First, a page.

Saturday, January 17, 2009

Happy birthday, dear Eddie...from your Deadly Daughters

**WINNER! Congratulations to Caryn in St. Louis, winner of our anniversary giveaway. Caryn, please send me your mailing address (darlene at darleneryan.com) and I'll get your copy of Poe in the mail. Thanks to everyone who commented.**

As Edgar Allan Poe's birthday, January 19, rolls around again, Poe's Deadly Daughters enters its third year of blogging. It's a big year for Poe: his ghost will be blowing out 200 virtual candles, while Mystery Writers of America is bestowing its 2009 Raven awards on the Edgar Allan Poe Society and the Poe House in Baltimore, whose curator, Jeff Jerome, endearingly refers to the father of the detective story as "Eddie."

To celebrate we have a copy of Poe, edited by Ellen Datlow, to give away. Published to coincide with the anniversary of Poe's birth, the anthology features 19 stories inspired by the master's writing. Authors include Sharyn McCrumb, Melanie Tem, Gregory Frost, and John Langan. In comments tell us what the highlights of the past year were for you, or just say "Hello" and you'll be entered in a drawing for the book. Check back here Sunday night to find out who the winner is. Good luck!

Here are some of the highlights for each of us in the past year. Thanks for sharing the joys and challenges of the mystery writer's life with us!

Elizabeth Zelvin (Liz)
I celebrated my 64th birthday with the publication of my debut mystery, Death Will Get You Sober, launching the book with a memorable party at The Mysterious Bookshop in New York and fulfilling a lifelong dream. In January, I planned my nationwide book tour; in February, I planned my virtual tour through mystery cyberspace; the virtual tour, guest blogs and interviews on many wonderful mystery blogs, took place in March; the launch in April; a tour that took me to libraries and bookstores in twenty states in May and June; and then I got to bite my nails for a few months, till St. Martin's offered me a contract for the sequel, Death Will Help You Leave Him. It'll be out this fall, and in the meantime, I've had a short story accepted by Ellery Queen Mystery Magazine and have been writing and sending out additional stories, some about my series characters and others breaking new ground for me, including historical and paranormal mysteries and a revenge fantasy.


Lonnie Cruse
2008 was a year of big numbers for me. I turned sixty-five, we celebrated our forty-fifth wedding anniversary, our youngest son turned forty, and our grandson became a teenager. Along with those numbers, my first book in my new Kitty Bloodworth/'57 Chevy series came out right at the end of '07, so promotion, signings, and sales (some very important numbers) all took place last year. I'm thankful to my readers and all the numerous libraries that bought copies, as the book sold very well. I hope to continue the series with Five Star publishing it. And I hope to keep blogging here with my lovely Poe sisters. Poe's writing had a huge influence on me as a reader, and I'll never forget reading his work for the first time. I do hope he has some help with those 200 candles!

Julia Buckley
What a fun year it's been! I think this year will be most auspicious, because, if I continue Lonnie's "numbers" theme--I just turned 44 and my other favorite literary great, William Shakespeare, is 444 years old. I feel there is some psychic connection here--not to mention the connection with Edgar Allan. The other day my family was playing a trivia game called "Name Chase," and the question in the air began with "An American writer and poet." With the first clue we got neither gender nor time period, and yet my ten-year-old son and teammate said, "Edgar Allan Poe!" Even more shocking: he was right! Apparently he's been reading "The Raven" in school and has really taken to Poe and his complex rhythms and rhymes. It helped us win the round, and convinces me that our literary greats are always watching over us. :)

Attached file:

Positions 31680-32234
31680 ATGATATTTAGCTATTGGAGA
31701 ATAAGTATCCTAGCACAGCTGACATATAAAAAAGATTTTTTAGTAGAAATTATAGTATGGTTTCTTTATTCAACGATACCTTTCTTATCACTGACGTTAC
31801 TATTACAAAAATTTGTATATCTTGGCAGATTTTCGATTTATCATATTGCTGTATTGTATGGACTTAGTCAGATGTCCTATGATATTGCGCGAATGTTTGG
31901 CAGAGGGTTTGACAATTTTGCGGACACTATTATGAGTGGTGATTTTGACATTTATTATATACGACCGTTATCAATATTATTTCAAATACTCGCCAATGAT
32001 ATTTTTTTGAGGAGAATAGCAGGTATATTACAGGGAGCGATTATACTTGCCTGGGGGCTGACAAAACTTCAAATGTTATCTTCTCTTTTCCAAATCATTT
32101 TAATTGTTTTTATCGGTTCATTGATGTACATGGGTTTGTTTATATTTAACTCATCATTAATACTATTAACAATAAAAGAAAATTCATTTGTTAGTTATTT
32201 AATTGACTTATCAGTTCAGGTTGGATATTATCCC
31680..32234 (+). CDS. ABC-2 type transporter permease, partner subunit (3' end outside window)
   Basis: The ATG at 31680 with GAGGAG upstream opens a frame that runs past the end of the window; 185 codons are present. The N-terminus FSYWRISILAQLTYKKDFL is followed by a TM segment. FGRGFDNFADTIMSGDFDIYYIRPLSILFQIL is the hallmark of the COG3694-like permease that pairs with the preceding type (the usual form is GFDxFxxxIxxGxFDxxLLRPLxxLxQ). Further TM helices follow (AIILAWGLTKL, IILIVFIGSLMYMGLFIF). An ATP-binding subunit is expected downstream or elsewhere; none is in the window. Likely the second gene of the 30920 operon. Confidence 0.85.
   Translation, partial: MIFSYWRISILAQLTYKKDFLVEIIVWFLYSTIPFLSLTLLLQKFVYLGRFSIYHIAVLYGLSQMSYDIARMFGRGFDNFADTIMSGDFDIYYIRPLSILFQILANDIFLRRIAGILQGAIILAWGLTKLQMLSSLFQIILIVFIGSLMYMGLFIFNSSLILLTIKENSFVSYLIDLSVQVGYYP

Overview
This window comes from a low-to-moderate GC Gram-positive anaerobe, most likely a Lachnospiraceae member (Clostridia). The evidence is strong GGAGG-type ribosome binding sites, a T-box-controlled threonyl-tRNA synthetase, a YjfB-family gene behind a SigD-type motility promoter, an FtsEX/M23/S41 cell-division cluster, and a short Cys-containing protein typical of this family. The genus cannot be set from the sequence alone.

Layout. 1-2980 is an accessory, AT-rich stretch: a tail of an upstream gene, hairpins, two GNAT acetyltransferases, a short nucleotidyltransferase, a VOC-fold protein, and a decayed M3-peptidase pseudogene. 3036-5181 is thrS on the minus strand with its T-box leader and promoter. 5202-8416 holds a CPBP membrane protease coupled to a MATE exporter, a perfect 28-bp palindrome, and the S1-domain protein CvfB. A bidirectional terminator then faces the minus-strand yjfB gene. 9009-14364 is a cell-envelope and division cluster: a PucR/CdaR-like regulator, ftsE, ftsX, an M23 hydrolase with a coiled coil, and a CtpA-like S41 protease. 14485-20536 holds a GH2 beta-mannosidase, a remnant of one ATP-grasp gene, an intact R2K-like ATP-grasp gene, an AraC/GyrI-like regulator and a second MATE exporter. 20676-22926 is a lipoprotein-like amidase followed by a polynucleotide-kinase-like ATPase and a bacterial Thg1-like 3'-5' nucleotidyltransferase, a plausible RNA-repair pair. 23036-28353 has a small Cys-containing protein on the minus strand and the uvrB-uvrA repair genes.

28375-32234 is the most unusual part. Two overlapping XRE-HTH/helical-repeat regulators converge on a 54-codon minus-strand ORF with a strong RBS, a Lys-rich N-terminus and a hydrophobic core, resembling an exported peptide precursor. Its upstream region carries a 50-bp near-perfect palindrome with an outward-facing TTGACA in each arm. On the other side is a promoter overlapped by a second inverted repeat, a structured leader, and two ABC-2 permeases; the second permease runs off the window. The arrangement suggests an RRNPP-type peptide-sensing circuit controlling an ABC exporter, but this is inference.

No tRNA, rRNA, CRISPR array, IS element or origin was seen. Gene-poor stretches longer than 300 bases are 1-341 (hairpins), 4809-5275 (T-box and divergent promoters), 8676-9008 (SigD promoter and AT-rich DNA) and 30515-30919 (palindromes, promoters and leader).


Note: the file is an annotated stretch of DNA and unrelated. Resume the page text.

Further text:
May you all have an equally auspicious year!

Sharon Wildwind
Well, the terrible twos weren't so terrible after all. Unlike toddlers, we on the Poe Team didn't have any difficulty making decisions, though several times we came close to losing it because there were so many choices for us, so many wonderful mystery folk out there to share the blog space with, that we had trouble deciding who would come next. Greedy little two-years that we were, we wanted it all! All the writers. All the readers. All the friends. All the books. Thanks for coming along for the ride. Come back, bring your friends. Maybe by next year we'll have figured out how to distribute virtual cake to everyone. Enjoy.

And this just in . . .
Did you know Edgar Allen Poe made a significant contribution to the science of cosmology? From Scientific American
Looking for Background Noise: The Cosmic Reality Check A puzzle, known as Olber’s paradox, was solved in 1848 by Edgar Allan Poe. In his prose poem Eureka, he argued that the stars must not have had enough time to fill the universe with light. The darkness of the night sky, then, tells us that the universe has not existed forever. Not only has that hypothesis stood the test of time, it eventually proved crucial to formulating the big bang theory. Who knew?

Darlene Ryan
I spent a big chunk of 2008 off my feet in a cast and as mushy as it sounds, learned that the writing community really is more like a small town than a sprawling metropolis. My writing friends and colleagues kept me up on everything that was happening in publishing and surrounded by stacks of books. My blog sisters were full of encouragement and good for more than one very needed laugh. And I discovered how many friends I'd made here. (There's nothing like animated barnyard animals singing a get well wish to pull you out of a pity party.)